Real World Akka.NET Clustering: Process Managers and Long-Running Operations

Using Process Managers with Akka.Persistence and Akka.Cluster.Sharding to Manage Complex, Long-Running Workflows

In our previous installment of “Real World Akka.NET Clustering”, we covered state machines - the tried and true tool for modeling event-driven behavior for business entities inside your domain. And we also demonstrated that using Akka.NET programming techniques such as behavior-switching it’s straightforward to implement them with actors.

In this post we’re going to take our discussion of real-world Akka.NET actors to a higher level and discuss how to use the process manager pattern with actors to model long-running, stateful workflows that naturally occur in all sorts of business domains.

Process Managers

What is a process manager? A process manager is a state machine used to direct a dynamic, stateful workflow. In the context of modern software applications most process managers tend to be responsible for managing distributed workflows that are executed across different services or multiple instances of a service.

Process managers are:

  1. Reentrant - when we say “long-running” in the context of a workflow this often means durations measured in minutes, hours, or days - not seconds. Therefore, process managers are often programmed so they can be passivated (i.e. put to sleep) and recovered at a future point in time. We typically accomplish this using Akka.Cluster.Sharding in Akka.NET.
  2. Durable - in order to be reentrant process managers must persist their state to a durable store of some kind, typically either a cloud filesystem or a database. This is a good fit for Akka.Persistence.
  3. Driven by State Changes - process managers determine the next course of action in a workflow based on the output of the current and previous states. If we’re in error, perhaps we retry the most recent failed operation. If the operation failed irrecoverably, maybe we need to perform some reverisions and send a report back upstream.
  4. Not Responsible for...

Phobos v1.0.0 - Programmatic Configuration, Improved Integrations, and Reduced Pricing

Phobos 1.0.0 is Cheaper, Faster, and Better Than Before

Phobos logo

Phobos is Petabridge’s application performance monitoring (APM) integration library for Akka.NET, which we released originally back in 2018. Since then it’s undergone some major changes and transformations in order to better support Akka.NET and Akka.NET users.

Short Version

  • Phobos, our Akka.NET application performance monitoring (APM) library that automatically traces and measures actor activity without requiring you to write any instrumentation code, 1.0.0 is now available.
  • It now easily integrates with non-Akka.NET technologies such as ASP.NET and works with a much larger selection of tracing and metrics APM systems than it did before.
  • Phobos now only costs $4,000 per year per organization with no limitations on the number of seats or nodes it’s installed upon.
  • You can buy Phobos instantly online via credit card at Sdkbin.
  • We offer a full 30-day money back guarantee, so if you contact us within 30 days of your purchase and are dissatisfied with your purchase we will refund you in full.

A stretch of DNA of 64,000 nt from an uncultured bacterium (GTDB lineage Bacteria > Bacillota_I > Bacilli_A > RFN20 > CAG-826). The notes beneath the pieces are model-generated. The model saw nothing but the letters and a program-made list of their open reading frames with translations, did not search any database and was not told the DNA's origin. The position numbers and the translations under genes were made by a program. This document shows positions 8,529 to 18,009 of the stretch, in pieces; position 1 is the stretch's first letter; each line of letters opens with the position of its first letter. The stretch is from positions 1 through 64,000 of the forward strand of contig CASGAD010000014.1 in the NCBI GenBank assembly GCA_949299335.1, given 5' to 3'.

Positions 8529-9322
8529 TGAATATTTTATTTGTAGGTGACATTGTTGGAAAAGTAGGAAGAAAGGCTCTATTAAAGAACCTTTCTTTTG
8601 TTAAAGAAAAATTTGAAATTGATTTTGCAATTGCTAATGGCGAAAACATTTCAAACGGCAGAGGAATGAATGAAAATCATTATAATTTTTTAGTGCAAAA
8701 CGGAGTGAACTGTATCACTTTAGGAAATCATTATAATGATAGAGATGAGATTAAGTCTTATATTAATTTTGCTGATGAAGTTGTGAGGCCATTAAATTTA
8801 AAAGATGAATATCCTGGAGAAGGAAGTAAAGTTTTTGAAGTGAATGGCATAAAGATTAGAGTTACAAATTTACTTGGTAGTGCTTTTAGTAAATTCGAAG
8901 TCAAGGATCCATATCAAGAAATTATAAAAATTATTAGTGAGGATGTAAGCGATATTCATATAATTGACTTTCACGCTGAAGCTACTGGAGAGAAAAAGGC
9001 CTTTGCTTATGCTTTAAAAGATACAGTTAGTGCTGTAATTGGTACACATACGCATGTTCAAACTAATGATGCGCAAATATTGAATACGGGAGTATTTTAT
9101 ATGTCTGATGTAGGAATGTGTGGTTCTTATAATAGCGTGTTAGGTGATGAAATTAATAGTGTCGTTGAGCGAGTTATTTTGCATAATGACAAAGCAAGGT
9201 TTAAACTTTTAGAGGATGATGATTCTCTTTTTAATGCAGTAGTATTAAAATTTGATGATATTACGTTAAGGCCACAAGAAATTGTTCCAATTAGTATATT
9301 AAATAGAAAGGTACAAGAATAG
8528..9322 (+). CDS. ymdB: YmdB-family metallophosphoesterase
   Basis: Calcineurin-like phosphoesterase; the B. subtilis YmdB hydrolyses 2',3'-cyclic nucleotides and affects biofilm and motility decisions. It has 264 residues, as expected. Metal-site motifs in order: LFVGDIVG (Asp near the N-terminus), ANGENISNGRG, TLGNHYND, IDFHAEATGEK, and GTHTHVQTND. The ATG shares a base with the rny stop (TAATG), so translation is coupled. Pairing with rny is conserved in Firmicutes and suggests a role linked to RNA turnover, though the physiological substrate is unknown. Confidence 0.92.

• Each Phobos subscription comes with support provided by the Petabridge team, so if you need help installing / configuring / deploying Phobos or if it’s not capturing the data you need you can ask us to help at no additional charge.

You can learn more about Phobos at or buy instantly online at

What Phobos Does

Phobos is a set of properietary NuGet packages that you can install into a pre-existing Akka.NET application and automatically begin capturing operational metrics and tracing data, collectively called “telemetry” data, without needing write any APM decorator code.

Real World Akka.NET Clustering: State Machines

Using Akka.Cluster and State Machines to Build Reactive Systems

Petabridge recently launched its first cloud service, Sdkbin, and it’s been a great opportunity for our team to use the Akka.NET tools, patterns, and practices that we’ve been recommending to our customers for years.

In this blog post I’m going to walk through one of the most universal real-world Akka.NET actor patterns: the state machine.

Finite State Machines: a Primer

One of the major drawbacks of web programming is that due to its stateless and non-local affinity, many programming patterns that were commonplace in embedded, desktop, and client programming have lost their importance in everyday programming. These “lost patterns” tend to be stateful ones - and none more so than the “finite state machine” or “FSM” for shorthand.

Finite State Machine concept

The idea behind a finite state machine is simple but powerful:

  1. For a given type of entity modeled in your software system it can exist in one of many possible states - but it can only occupy a single state at a time;
  2. An entity usually has some “state data” objects that provide contextual information for the current unit of work in process - i.e. an Order entity might be in an Open state and have an OrderData object that contains a unique orderId, customerId, and so on;
  3. As the state machine processes events both its state and its state data can change - in particular, the state machine can transition from one state to another in response to 1 or more events being processed; and
  4. States can be re-entrant - an entity can return to its original state in the event of a timeout, error, or based on the type of event it processed.

When Do You Need a State Machine?